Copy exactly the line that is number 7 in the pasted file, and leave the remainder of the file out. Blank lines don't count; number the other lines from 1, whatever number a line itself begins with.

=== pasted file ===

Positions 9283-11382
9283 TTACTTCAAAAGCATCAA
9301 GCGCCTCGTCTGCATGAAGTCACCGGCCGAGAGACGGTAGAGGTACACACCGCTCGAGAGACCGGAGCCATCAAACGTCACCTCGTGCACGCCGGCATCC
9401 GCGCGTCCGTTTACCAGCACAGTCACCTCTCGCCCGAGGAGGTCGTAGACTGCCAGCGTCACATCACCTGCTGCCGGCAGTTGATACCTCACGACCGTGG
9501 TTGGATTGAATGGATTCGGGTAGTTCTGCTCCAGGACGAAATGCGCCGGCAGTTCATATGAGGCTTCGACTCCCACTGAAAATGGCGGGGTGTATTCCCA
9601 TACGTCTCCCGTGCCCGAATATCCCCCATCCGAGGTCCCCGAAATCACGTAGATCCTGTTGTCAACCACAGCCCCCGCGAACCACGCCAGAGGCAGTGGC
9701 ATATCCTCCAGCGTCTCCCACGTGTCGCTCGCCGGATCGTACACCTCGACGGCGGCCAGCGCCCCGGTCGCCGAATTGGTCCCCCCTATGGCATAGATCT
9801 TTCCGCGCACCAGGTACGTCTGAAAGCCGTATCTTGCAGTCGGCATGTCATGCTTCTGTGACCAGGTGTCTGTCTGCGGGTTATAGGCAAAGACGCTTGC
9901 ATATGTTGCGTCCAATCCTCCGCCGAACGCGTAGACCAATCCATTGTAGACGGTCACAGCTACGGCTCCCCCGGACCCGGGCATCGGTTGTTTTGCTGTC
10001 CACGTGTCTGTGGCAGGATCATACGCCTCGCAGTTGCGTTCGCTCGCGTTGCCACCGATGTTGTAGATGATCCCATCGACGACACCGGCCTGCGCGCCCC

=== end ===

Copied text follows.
9701 ATATCCTCCAGCGTCTCCCACGTGTCGCTCGCCGGATCGTACACCTCGACGGCGGCCAGCGCCCCGGTCGCCGAATTGGTCCCCCCTATGGCATAGATCT